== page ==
Language: Mandarin Chinese
Source: Classical literature

Description

Dāobǎ shù (刀把束) literally means "handle loop". It is the ferrule, the metal fitting around the top of the handle, just under the guard. Its function is to keep the grip from splitting and ensure a good fit against the guard.

An alternative word used is bǎ gū (靶箍) or "handle loop".2

For a complete overview, see: A Chinese saber glossary.

Ferrule on Chinese saber

A Chinese saber ferrule of the round style. Late 18th / early 19th century.

References
1. Tongwen Guanghui Quanshu (同文廣彙全書) or "Enlarged and complete dictionary" of 1704. A Qing imperial dictionary in Chinese and Manchu, each entry double checked and approved by the Kangxi emperor.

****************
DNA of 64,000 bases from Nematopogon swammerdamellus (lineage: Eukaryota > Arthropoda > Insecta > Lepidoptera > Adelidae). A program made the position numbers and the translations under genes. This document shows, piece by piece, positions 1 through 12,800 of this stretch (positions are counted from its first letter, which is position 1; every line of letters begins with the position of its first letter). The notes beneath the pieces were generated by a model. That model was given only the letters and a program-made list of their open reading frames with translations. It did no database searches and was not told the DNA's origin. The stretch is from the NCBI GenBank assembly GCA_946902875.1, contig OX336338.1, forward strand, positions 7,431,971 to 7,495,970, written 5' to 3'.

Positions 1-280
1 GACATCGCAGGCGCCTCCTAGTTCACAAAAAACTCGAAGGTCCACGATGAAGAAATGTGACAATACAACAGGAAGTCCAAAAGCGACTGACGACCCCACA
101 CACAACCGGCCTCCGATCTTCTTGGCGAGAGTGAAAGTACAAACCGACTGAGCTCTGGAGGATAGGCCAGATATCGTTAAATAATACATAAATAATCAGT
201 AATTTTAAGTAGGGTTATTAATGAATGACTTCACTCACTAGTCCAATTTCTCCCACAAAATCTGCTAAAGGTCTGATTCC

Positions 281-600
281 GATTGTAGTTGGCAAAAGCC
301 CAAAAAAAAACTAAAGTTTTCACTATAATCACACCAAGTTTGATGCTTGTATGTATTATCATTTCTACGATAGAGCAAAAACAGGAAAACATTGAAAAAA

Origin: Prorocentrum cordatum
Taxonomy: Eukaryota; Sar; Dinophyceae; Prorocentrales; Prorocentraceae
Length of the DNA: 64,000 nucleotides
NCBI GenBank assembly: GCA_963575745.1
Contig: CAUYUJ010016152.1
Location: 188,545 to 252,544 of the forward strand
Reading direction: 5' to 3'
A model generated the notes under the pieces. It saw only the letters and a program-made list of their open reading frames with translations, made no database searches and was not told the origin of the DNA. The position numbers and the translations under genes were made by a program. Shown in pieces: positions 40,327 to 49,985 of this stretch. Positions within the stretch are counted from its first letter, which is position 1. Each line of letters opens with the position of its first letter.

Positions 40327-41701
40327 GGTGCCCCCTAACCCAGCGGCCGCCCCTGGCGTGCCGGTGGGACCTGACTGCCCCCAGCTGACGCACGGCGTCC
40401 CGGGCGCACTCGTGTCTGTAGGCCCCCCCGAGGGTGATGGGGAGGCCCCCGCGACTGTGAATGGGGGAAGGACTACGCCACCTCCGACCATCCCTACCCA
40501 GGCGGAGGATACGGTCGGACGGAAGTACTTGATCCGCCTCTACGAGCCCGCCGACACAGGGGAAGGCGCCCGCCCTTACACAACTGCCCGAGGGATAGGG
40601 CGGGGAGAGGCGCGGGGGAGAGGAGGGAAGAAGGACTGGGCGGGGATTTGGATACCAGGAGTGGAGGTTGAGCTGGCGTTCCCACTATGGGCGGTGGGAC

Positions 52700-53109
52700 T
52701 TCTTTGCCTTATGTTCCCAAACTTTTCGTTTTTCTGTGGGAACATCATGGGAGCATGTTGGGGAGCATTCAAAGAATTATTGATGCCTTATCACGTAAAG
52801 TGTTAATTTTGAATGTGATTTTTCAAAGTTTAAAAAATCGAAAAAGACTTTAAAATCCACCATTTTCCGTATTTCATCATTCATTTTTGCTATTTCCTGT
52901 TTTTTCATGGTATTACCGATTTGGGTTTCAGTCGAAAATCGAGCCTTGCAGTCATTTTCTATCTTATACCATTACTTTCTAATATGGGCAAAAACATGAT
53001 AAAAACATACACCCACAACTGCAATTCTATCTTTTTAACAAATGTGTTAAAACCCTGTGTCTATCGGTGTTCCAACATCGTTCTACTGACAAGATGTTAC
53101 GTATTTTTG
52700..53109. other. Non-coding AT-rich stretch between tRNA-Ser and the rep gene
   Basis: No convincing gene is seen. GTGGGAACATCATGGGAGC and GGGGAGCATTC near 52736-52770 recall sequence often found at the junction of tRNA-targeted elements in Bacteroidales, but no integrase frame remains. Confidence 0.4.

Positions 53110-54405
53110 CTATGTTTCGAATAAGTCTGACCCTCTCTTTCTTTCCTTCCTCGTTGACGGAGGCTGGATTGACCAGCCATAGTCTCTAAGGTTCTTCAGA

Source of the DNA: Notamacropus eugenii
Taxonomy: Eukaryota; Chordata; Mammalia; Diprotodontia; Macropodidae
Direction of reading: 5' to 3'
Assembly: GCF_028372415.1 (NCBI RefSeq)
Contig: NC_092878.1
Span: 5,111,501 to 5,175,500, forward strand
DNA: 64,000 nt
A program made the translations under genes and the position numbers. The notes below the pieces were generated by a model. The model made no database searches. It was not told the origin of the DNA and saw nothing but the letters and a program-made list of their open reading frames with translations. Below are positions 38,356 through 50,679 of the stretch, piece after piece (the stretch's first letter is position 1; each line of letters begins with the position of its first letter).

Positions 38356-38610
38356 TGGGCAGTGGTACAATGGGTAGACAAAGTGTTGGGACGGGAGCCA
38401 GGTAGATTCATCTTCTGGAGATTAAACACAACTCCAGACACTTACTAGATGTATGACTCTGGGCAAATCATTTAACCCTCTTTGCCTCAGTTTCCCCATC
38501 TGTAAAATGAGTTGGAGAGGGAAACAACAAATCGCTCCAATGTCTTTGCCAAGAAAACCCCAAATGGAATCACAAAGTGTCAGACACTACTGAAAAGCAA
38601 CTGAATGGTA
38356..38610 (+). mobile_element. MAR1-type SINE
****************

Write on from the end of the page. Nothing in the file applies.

2. Qinding Gongbu Junqi Zeli (欽定工部軍器則例) or "Imperial regulations and precedents on weapons and military equipment by the Ministry of Public Works", 1813. Chapter 36.

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From approximately the 5th to 3rd century B.C.

€2800,-

Built around a beautifully forged blade, in full polish, revealing a burl grain pattern.

€3400,-

A fine Chinese straightsword blade, of typical Qing form with a rather wide profile.

€5000,-

A rather well-made example of its type.

€1500,-

Used to move imperial orders from the emperor’s quarters to the recipient.

Price on request

A massive example weighing just over 800 grams. With scabbard.

€2800,-
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